The fete season is nearing its close. Appleshaw, Goodworth Clatford and Abbotts Ann bring it to an end in about a month’s time. The straw hat will then hibernate, and we will live off the sundry fruit and vegetables we have acquired in the summer, along with all the cakes in the deep-freeze. In the long winter evenings, we will read the books and do the jigsaw puzzles bought from bric-a-brac stalls in North West Hampshire, assisted by the odd bottle of home made elderberry wine.
The St Mary Bourne Flower Show and Fete was the most recent fixture we attended, with an obligatory visit to the Tortoise Race. There is a superficial comparison with Ascot, in that the entrants are paraded around the ring by the stable girls before the start, enabling them (the tortoises) to be assessed by the punters. The value of this exercise is diminished by the fact that the numbers are affixed to the tortoises after the parade and after bets have been placed. Unlike Ascot, where the same horse does not run in more than one race, the entrants in each tortoise race are the same. Indeed, the same entrants are in every race every year. Age shall not weary them nor the years condemn.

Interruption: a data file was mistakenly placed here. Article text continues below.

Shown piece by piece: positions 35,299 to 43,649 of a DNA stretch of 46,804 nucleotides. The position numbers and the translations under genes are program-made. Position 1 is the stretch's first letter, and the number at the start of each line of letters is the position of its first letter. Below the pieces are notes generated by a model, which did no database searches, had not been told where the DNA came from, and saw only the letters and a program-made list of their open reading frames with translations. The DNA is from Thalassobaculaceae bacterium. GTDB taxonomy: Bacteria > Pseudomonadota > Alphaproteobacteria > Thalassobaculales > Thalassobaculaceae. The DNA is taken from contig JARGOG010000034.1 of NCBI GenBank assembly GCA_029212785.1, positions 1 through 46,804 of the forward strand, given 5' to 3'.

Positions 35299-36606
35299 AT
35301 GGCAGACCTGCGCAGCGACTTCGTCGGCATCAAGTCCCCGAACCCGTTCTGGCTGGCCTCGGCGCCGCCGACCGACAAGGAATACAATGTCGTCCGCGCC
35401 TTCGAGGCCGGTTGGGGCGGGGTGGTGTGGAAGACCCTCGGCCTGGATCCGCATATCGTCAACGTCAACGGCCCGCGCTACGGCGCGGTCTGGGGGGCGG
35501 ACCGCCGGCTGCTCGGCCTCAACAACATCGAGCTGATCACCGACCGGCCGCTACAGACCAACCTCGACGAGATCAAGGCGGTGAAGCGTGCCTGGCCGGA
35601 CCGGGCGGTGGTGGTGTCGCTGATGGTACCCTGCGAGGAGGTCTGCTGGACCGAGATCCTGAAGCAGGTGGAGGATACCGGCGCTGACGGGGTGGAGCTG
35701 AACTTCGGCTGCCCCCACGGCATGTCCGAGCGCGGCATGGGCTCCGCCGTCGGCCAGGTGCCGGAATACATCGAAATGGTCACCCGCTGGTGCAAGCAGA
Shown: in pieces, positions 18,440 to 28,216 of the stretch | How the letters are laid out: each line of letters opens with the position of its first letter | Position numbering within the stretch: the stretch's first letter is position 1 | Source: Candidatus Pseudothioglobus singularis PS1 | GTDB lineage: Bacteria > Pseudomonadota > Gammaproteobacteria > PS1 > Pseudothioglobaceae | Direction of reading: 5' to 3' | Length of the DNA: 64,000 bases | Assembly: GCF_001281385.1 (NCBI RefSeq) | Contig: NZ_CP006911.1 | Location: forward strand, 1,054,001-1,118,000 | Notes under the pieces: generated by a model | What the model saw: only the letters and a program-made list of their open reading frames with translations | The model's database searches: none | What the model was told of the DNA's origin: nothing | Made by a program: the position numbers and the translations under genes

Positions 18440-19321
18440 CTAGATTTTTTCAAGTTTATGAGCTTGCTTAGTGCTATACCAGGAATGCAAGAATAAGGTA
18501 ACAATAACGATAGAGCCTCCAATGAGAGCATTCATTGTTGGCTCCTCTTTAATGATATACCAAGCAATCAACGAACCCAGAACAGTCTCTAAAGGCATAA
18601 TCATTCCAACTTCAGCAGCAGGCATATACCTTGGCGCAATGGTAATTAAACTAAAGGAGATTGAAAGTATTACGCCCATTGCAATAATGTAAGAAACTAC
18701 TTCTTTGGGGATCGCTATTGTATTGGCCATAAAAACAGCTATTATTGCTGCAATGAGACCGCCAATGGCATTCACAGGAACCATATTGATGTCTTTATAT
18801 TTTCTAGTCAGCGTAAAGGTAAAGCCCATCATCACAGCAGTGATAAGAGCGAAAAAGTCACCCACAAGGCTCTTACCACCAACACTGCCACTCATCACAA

One tortoise caught my eye. While all the others displayed agitation and pre-race nerves, this one was calm, its energy conserved, waiting at the start for the others to join him. It turned out to be a dummy, made of china. I chose a number and waited for the off.
A leaf of lettuce is placed by the finishing post to incentivise the tortoises to make swift progress, and they are placed simultaneously on their feet by the start at the off. My tortoise finished second, having been modestly condemned by years. My request for a urine test on the winner was turned down by the stewards. But my tortoise had a consolation prize as it was mounted by the tortoise who came last, its energy conserved for more important activity.
Consolation was also on the way for me. Two high-pressure salesmen, one wearing bright green trousers, descended on me flourishing books of tickets for the whisky draw. The MP is always a soft target, even if the next election has been fixed for May 5th 2015. Forty £1 tickets are sold for each draw, with the winner of the lucky ticket receiving a bottle of whisky. My number came up. I am leaving the whisky at the recreation ground so I can give my tortoise a nip before he races next year.